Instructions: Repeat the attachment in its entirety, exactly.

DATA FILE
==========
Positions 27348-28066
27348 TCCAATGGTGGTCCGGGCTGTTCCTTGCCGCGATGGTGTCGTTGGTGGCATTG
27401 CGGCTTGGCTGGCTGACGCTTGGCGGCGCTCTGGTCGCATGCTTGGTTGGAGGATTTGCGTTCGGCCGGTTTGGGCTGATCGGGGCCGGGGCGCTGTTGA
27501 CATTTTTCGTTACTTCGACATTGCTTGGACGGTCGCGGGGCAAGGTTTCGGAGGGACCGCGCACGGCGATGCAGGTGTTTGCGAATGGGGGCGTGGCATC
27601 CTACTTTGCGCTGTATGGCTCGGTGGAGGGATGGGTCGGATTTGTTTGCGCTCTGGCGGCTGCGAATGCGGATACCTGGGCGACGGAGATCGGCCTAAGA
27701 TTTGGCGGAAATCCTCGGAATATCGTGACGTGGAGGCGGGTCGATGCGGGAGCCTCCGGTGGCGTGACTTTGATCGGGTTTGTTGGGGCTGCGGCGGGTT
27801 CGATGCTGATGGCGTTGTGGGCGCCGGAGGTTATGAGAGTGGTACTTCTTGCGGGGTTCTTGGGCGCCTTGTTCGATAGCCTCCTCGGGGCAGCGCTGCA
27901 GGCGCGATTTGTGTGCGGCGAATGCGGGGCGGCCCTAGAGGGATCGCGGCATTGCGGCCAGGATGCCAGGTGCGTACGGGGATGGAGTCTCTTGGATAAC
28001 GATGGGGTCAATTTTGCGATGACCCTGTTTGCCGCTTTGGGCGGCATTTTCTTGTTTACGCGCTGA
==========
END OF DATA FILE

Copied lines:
Positions 27348-28066
27348 TCCAATGGTGGTCCGGGCTGTTCCTTGCCGCGATGGTGTCGTTGGTGGCATTG
27401 CGGCTTGGCTGGCTGACGCTTGGCGGCGCTCTGGTCGCATGCTTGGTTGGAGGATTTGCGTTCGGCCGGTTTGGGCTGATCGGGGCCGGGGCGCTGTTGA
27501 CATTTTTCGTTACTTCGACATTGCTTGGACGGTCGCGGGGCAAGGTTTCGGAGGGACCGCGCACGGCGATGCAGGTGTTTGCGAATGGGGGCGTGGCATC
27601 CTACTTTGCGCTGTATGGCTCGGTGGAGGGATGGGTCGGATTTGTTTGCGCTCTGGCGGCTGCGAATGCGGATACCTGGGCGACGGAGATCGGCCTAAGA
27701 TTTGGCGGAAATCCTCGGAATATCGTGACGTGGAGGCGGGTCGATGCGGGAGCCTCCGGTGGCGTGACTTTGATCGGGTTTGTTGGGGCTGCGGCGGGTT
27801 CGATGCTGATGGCGTTGTGGGCGCCGGAGGTTATGAGAGTGGTACTTCTTGCGGGGTTCTTGGGCGCCTTGTTCGATAGCCTCCTCGGGGCAGCGCTGCA
27901 GGCGCGATTTGTGTGCGGCGAATGCGGGGCGGCCCTAGAGGGATCGCGGCATTGCGGCCAGGATGCCAGGTGCGTACGGGGATGGAGTCTCTTGGATAAC
28001 GATGGGGTCAATTTTGCGATGACCCTGTTTGCCGCTTTGGGCGGCATTTTCTTGTTTACGCGCTGA